The history of the U.S. Space Force goes back long before President Trump directed the Pentagon to create a "Space Force" in June of 2018. But the history of space and the military actually goes back to shortly after the end of World War II.
General Hap Arnold was an early visionary of the potential of space operations. He directed the RAND Corporation to determine the feasibility of satellite for strategic communications in 1946. That study identified nearly all of the current space mission areas: intelligences, weather forecasting, communications and navigation. The Air Force's role in space remained constant leading up to Air Force Space Command's creation. During the Cold War, space operations focused on missile warning, launch operations, satellite control, space surveillance and command and control for national leadership. During Desert Storm, AFSPC showed their importance for supporting the Warfighter.
Then, in 2001, the Space Commission recommended that Air Force Materiel Command (AFMC) give up Space and Missile Systems Center (SMC) to AFSPC. Due to the nature and importance of space, AFSPC was the only command to have their own acquisition arm within the command. In 2002, AFSPC was given their own four-star commander, a position that had previously been split between AFSPC and NORAD. In 2005, AFSPC was given the control of cyber, but it was later forced to give up that responsibility in 2018. This move allowed AFSPC to focus on gaining and maintaining space superiority and outpacing adversaries.
In August 2019, the AFSPC commander was assigned the dual-hat responsibility of U.S. Space Command Commander and on December 20, 2019, with the signing of the National Defense Acquisition Act (NDAA) the United States Space Force was born.
For those outside the space community, the idea of a Space Force felt outlandish and people wondered what this Space Force would do. Would they fight wars in space? Why is space so important that a whole new military branch was created? And with much of the work within the Space Force and AFSPC classified, many people do not know the role and scope of why a Space Force was created. But if you do some research you will learn that both China and Russia already have their own version of a Space Force and America needed to take this crucial step forward to maintain space superiority.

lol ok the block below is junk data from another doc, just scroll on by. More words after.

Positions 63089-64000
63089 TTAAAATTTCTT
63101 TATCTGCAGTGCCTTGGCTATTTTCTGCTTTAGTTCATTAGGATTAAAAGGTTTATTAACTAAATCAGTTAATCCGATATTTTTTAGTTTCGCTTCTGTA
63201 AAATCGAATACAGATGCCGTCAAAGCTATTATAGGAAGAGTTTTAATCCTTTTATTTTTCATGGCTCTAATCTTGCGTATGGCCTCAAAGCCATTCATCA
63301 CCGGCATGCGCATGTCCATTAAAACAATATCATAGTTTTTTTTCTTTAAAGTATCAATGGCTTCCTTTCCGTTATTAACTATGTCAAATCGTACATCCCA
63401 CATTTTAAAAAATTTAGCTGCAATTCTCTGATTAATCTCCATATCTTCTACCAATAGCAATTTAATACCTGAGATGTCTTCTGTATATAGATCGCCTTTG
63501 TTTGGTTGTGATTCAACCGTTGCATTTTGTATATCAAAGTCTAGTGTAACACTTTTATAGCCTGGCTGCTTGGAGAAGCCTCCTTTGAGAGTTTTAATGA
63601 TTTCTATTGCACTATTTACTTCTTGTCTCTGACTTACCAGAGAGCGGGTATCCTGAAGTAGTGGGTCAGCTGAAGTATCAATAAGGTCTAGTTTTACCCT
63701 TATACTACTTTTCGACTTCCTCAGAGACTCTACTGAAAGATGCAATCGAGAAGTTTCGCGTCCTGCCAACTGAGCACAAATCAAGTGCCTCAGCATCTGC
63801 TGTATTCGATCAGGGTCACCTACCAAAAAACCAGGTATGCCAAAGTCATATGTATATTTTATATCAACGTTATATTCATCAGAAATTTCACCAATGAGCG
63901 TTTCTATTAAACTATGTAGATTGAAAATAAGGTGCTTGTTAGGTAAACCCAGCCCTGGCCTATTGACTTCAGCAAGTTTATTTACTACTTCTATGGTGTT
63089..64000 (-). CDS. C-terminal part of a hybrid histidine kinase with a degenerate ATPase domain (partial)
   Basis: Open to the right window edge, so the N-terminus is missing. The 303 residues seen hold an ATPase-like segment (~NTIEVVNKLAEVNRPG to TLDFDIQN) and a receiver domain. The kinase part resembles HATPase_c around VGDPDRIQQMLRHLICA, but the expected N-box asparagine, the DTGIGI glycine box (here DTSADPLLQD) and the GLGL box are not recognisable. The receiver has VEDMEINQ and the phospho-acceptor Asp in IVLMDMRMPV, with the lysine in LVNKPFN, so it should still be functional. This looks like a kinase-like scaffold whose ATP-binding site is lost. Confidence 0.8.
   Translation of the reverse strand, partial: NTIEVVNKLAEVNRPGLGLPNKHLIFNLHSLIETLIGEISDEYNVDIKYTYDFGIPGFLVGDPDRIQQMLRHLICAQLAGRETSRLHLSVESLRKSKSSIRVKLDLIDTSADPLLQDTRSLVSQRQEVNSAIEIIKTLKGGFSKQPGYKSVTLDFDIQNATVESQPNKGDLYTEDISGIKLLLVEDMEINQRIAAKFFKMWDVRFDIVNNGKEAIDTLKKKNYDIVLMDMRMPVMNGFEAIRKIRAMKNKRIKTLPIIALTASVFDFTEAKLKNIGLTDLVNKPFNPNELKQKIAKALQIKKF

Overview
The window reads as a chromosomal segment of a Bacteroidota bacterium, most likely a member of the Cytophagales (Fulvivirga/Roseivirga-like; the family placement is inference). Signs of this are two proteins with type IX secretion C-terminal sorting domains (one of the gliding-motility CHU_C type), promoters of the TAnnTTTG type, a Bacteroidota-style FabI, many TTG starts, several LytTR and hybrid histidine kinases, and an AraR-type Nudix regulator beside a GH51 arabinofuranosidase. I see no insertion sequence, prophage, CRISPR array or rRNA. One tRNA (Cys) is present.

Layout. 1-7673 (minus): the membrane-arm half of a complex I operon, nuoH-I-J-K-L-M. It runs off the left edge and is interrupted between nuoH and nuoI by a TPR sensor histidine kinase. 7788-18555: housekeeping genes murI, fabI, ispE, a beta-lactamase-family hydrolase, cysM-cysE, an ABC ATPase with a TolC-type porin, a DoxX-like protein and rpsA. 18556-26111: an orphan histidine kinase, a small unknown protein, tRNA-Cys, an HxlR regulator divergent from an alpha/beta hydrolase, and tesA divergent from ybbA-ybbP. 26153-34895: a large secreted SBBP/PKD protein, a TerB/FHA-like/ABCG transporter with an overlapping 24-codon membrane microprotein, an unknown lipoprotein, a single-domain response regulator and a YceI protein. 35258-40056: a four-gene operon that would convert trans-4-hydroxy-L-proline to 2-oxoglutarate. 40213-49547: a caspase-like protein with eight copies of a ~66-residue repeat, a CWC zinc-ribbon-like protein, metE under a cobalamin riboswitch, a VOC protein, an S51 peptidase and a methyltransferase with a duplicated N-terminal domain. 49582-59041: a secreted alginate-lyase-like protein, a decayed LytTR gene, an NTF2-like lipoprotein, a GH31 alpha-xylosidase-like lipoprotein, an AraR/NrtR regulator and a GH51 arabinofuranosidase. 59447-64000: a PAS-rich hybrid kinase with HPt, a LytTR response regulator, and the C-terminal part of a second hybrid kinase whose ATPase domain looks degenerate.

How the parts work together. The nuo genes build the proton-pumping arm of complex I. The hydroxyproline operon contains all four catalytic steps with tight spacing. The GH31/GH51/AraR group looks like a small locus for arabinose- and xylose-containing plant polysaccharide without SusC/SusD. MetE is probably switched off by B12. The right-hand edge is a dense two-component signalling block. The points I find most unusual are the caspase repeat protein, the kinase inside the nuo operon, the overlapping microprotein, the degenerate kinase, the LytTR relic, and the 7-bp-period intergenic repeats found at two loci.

For many years, the role and scope of space have been growing and the "wars" being fought in space have been happening hidden behind layers of classification. Even everyday tools that Americans use like Global Positioning Systems (GPS), cell phones and more, rely on the technology created to keep our country safe and on the leading age of this new frontier. With the recent success of private companies such as Space X, the role and scope of space is changing. The military needs a branch of its own to help continue the innovation and keep up with this changing climate.
So where are we now? The Air Force opened the window for organic space career fields (such as Space Operations and Space Systems Operations) and common career fields (such as Intelligence, Cyber, Engineering and Acquisitions) to apply for transfer to the U.S. Space Force from May 1-31, 2020. For those within the organic space career fields, they were given the option to transfer, retrain to a new career field or leave the military. The transfer for organic space career fields is set to begin on September 1, 2020. For common career fields, each career field board will meet to determine what members who applied will be accepted to the Space Force. The transfer for all Air Force Specialty Codes (AFSC) is expected to be completed by February 1, 2021. Army, Navy and Marine Corps transfers are still being worked and are expected to take place in FY 22/23. Those who choose to transfer will incur a two-year service commitment.
Those who have decided to apply for the transfer are now in the wait and see bucket. Waiting to find out what the military board decides to do and waiting to see how this change will impact where they are stationed and what their future will be. While many people are already in a Space Force billet there will be new Space Force members who will need to be reassigned to a new unit based on their choice to join the Space Force. The Air Force and Space Force are still working out the details on how these changes will happen and how and when they will take place.
Those who are waiting to join the military's newest branch have a bit of excitement as this historic change takes place. With new information being released as it becomes available the excitement and uncertainty makes this an interesting time to be serving in the military. The Space Force is a new branch that will allow space to take its role in the forefront of our nation's security. And while still so much of what happens within the Space Force is unknown, we know the impacts of what is happening will change the world we live in.